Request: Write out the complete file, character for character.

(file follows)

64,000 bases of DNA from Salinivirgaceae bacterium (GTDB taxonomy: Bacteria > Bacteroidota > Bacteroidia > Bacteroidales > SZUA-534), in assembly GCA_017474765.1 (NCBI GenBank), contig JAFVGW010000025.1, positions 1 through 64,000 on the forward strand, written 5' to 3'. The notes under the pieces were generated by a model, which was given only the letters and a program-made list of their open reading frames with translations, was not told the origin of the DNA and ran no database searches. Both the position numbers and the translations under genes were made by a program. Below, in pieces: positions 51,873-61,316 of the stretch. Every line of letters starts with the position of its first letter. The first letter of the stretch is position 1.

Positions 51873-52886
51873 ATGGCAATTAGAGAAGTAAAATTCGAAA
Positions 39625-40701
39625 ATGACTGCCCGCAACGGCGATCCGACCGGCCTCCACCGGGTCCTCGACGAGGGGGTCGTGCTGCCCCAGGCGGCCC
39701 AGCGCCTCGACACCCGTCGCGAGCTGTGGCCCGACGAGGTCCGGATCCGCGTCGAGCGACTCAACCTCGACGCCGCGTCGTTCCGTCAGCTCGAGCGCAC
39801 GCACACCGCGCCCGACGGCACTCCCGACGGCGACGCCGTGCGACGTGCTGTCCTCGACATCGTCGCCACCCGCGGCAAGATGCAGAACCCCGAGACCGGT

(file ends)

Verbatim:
64,000 bases of DNA from Salinivirgaceae bacterium (GTDB taxonomy: Bacteria > Bacteroidota > Bacteroidia > Bacteroidales > SZUA-534), in assembly GCA_017474765.1 (NCBI GenBank), contig JAFVGW010000025.1, positions 1 through 64,000 on the forward strand, written 5' to 3'. The notes under the pieces were generated by a model, which was given only the letters and a program-made list of their open reading frames with translations, was not told the origin of the DNA and ran no database searches. Both the position numbers and the translations under genes were made by a program. Below, in pieces: positions 51,873-61,316 of the stretch. Every line of letters starts with the position of its first letter. The first letter of the stretch is position 1.

Positions 51873-52886
51873 ATGGCAATTAGAGAAGTAAAATTCGAAA
Positions 39625-40701
39625 ATGACTGCCCGCAACGGCGATCCGACCGGCCTCCACCGGGTCCTCGACGAGGGGGTCGTGCTGCCCCAGGCGGCCC
39701 AGCGCCTCGACACCCGTCGCGAGCTGTGGCCCGACGAGGTCCGGATCCGCGTCGAGCGACTCAACCTCGACGCCGCGTCGTTCCGTCAGCTCGAGCGCAC
39801 GCACACCGCGCCCGACGGCACTCCCGACGGCGACGCCGTGCGACGTGCTGTCCTCGACATCGTCGCCACCCGCGGCAAGATGCAGAACCCCGAGACCGGT